What this has created is not just better stories with interesting connections to the NPCs, but a whole new resource in the form of a growing set of NPCs the players actually care about. And as a GM, I don't want to put targets on the backs of those NPCs, either. Rather, I want them to be hooks for stories that the players relate to; I want them to be assets when the characters are involved in stories of their own, and I want those NPCs to be people that the get told the stories at the end of the day, especially on Sunday.
NPC Connections to Other NPCs
In this final element of this essay, which I'll only describe briefly, is the need for NPCs to have interactions with others. It's too easy to either have NPCs be scraps of creativity (or plot progression) who vanish as soon as the PCs leave the area, or worse, just compasses to the next just-in-time NPC. It's equally too easy to have NPCs be critical plot elements: secret cult followers who are reporting the character's every action to the higher ups.
The current campaign is 2nd level. Players are not involved in worldwide cult activities. If they were, they would all be dead. (That said, Cam is trying to get involved in semi-pro sportsball, so maybe cult membership is coming.) But it's reasonable that if one person is in the export guild, and someone else is in the transport guild, than they might know each other and have connections outside of their jobs. It's also possible that someone from the export guild might know people from the courier guild, because they grew up together.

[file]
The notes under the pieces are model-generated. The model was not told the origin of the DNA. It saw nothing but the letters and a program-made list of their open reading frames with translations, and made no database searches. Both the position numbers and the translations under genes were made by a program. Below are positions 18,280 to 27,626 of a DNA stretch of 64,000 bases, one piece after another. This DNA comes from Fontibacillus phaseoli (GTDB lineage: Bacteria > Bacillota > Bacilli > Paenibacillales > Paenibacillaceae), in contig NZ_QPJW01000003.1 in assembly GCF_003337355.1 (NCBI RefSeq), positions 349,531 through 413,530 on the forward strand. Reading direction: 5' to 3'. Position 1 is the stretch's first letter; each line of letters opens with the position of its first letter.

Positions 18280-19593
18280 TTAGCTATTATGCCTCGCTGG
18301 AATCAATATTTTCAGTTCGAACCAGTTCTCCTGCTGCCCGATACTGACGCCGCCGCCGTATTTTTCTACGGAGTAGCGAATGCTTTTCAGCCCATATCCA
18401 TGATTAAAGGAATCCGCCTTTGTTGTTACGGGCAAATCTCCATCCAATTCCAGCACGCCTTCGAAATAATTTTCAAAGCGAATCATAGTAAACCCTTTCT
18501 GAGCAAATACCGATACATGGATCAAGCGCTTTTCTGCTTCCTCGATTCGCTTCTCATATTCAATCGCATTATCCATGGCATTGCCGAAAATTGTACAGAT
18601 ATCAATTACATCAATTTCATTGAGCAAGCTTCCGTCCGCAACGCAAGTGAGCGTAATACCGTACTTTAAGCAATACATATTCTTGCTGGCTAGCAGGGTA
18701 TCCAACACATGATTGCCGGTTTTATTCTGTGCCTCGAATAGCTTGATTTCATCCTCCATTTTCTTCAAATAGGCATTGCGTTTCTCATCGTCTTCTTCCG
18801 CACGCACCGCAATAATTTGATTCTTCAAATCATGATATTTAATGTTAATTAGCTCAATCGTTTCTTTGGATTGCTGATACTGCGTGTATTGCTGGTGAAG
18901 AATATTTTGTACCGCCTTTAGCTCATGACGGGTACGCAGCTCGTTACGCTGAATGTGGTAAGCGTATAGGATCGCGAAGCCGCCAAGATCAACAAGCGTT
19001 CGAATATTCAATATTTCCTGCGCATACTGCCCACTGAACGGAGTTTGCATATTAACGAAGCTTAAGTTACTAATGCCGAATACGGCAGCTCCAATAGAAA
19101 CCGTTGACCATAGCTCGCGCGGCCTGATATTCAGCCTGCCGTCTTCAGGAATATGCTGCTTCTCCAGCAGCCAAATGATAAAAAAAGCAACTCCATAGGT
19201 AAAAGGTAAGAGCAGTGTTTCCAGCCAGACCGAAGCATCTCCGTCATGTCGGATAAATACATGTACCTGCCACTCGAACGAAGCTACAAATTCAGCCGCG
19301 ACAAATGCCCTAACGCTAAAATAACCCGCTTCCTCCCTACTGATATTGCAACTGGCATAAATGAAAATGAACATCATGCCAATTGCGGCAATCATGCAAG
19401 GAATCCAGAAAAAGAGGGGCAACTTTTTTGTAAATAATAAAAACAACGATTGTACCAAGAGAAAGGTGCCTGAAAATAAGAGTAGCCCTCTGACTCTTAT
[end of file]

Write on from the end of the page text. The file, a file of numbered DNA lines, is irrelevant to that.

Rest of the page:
These things can end up just being compass pointers and sometimes for efficiency that's exactly what's going to happen. But if as the GM you can set up some of these connections ahead of time, or even work them just one level down from the superficial when they are introduced, stories, plots and connections can begin to emerge.
The nearest I've ever come to a romantic relationship in one of my games was when Lohrin the Bard was forced to marry a daughter of the King of a foreign country. The King considered Lohrin and up-and-comer and wanted that connection in the Thorinese court. There was no romance; it was an arranged marriage, though that relationship did generate some story time and amusement.
In my current game, though, one of the players has a crush on a bakery worker. This is wonderful. Things will work, or not, but the beginnings of his interest are playing out as a story the player chose, and so becomes both important and more realistic. And to me, this is the critical element. It's easy to just declare relationships for the sake of the story, but without real investment, it's hard to actually make the characters of a story close.
About Today's Art
Today's art is called "The Fam" and it comes from Sharaiza, an Italian artist. She specializes in animals, people and the interactions between them (among other things.) Her art tends to be bright, generally positive, and the characters are all represented with emotion. If there are multiples in the picture, they always show a real connection. The reason I chose this piece is that it represents the closeness that I feel is so important in bringing stories to life. This piece, with three canines and a boy illustrate that they are a definite pack, even if they are a different species.